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The Importance of Evidence Based Storytelling in Innovation
Episode 923rd May 2022 • Innovation Metrics • Elijah Eilert
00:00:00 00:49:46

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About the Episode

Elijah Eilert is talking to Tendayi Viki about the power and pitfalls of storytelling in the context of innovation management. 

A well told story has the power to move us, we are biologically programmed to buy into storytelling. The problem is that often in an innovation context a well told story bypasses logic and reason, selling a tall story devoid of facts. This lively and fun conversation will challenge your thinking and approach when it comes to storytelling in an innovation context. Whether a sceptic or a fan of well told stories, the question arises, how do we best design a system that fosters evidence-based storytelling? To what degree does storytelling need to be encouraged or even regulated?

We are trying to use evidence to make investment decisions. The thing that’s hidden from us is the quality of the evidence because we weren’t there when the experiments were being run. – Tendayi Viki

Topics and Insights 

  • (01:00) Introducing Tendayi and some of his professional biography 
  • (03:00) Elijah asks “Where is the middle ground? How should we use stories appropriately and where should we not use stories?” (Tendayi recommends the book Stumbling on Happiness by Daniel Gilbert.) 
  • (08:00) Tendayi speaks about visual storytelling and mentions the following book: 
  • Resonate: Present Visual Stories that Transform Audiences 
  • Alexander Osterwalder’s books
  • (09:00) On how the best storytellers will always win. Good stories are irresistible. This means that the business environments need to be constrained and the question is how to do it well in order to extract stories that are more likely to be true
  • (11:00) On the leap of faith component of investing in innovation
  • (12:00) To what degree are all numbers in a financial/forecasting model for wacky? 
  • (16:00) Placing a lot of bets is the fundamental principle to increase the chances of success for an innovation portfolio. It is also an antidote to the negative impact of an infactual story.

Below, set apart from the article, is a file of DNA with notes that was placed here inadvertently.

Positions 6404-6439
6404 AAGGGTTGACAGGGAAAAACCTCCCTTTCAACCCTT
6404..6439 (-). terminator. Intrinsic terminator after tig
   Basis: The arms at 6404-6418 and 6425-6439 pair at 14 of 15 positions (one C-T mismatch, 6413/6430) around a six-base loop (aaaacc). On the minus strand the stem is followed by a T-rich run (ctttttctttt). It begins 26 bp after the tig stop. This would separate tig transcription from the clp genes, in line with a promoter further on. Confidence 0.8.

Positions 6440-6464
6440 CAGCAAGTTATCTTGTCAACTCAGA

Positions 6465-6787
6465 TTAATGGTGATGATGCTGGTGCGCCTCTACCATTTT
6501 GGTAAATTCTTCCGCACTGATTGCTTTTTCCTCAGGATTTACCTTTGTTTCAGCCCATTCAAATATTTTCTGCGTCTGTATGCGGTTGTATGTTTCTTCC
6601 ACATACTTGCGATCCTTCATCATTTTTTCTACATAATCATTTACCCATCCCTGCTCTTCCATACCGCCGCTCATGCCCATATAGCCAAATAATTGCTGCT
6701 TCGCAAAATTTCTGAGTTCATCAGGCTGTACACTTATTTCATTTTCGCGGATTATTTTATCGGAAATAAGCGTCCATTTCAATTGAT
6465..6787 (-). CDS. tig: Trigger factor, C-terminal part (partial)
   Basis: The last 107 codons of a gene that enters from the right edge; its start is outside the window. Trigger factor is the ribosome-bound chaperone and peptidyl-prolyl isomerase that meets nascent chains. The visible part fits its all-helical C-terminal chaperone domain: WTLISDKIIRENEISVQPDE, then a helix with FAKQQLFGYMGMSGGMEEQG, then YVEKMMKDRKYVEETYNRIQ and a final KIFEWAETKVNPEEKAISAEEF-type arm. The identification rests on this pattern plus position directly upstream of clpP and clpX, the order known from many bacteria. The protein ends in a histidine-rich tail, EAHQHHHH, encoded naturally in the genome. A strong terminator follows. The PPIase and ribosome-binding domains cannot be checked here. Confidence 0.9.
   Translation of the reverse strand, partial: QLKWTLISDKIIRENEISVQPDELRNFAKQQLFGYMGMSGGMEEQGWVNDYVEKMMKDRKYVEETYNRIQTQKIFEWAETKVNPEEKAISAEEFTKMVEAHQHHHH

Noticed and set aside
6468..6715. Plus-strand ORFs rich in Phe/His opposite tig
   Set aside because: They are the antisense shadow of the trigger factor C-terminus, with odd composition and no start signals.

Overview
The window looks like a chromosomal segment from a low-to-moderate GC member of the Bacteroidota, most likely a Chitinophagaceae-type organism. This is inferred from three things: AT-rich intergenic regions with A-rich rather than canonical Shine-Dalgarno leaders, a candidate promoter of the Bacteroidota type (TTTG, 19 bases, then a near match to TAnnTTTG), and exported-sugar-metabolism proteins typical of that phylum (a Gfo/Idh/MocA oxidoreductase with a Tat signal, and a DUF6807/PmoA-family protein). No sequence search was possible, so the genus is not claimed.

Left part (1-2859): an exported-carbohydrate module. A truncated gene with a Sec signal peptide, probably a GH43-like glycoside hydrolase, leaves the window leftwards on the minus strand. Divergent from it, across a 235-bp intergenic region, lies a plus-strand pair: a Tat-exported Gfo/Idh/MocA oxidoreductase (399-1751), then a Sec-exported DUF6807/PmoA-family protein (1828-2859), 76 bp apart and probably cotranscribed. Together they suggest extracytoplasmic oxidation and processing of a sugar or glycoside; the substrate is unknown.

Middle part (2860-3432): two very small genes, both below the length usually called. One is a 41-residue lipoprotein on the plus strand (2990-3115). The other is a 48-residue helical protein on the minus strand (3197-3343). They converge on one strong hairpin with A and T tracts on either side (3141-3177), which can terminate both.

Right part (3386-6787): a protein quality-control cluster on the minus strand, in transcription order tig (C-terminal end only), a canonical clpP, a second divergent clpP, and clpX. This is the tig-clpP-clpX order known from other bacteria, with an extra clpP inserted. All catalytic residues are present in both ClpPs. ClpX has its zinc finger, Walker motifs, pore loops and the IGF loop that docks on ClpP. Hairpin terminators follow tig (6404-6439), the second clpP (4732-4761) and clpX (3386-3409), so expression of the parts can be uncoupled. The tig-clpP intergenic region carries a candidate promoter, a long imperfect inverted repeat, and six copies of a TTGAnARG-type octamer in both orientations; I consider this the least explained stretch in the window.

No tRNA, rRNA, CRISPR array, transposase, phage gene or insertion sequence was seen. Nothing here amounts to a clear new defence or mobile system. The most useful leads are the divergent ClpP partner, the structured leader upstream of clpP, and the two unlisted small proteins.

• (18:00) How history is packed with scientists refusing data and evidence  
  • (23:00) Elijah starts coming to terms with the fact that storytelling will always play a role in investment decisions. If a story is not provided the other person will make one up. 
  • (24:00) On the fact that investment decisions should be made based on evidence. 
  • (25:30) Storytelling should have a format, get Tendayi’s template:  



  • (26:30) Innovation as a wicked problem
  • (28:30) How humans are not designed to think probabilistic
  • (32:00) Storytelling after scaling and IPO 
  • (33:00) Where storytelling in innovation is helpful 
  • (34:30) Running a con is possible with or without storytelling
  • You can run a con without telling stories by faking the data 
  • You can run a con without data by just telling stories
  • You can run a con with the data by deliberately misinterpreting them 
  • (37:00) Forensic innovation accounting roles – innovation bookkeepers and innovation accountants
  • (38:00) The use of qualitative data in Customer Discovery
  • (40:00) Elijah messes up Monte Carlo Simulation and Ranges (the inputs of the simulation) 
  • (42:00) Should we test purely data-based investment decisions for innovation projects?
  • (47:40) Tendayi’s closing remarks, reinforcing why we need Evidence Based Storytelling 

Connect with Tendayi

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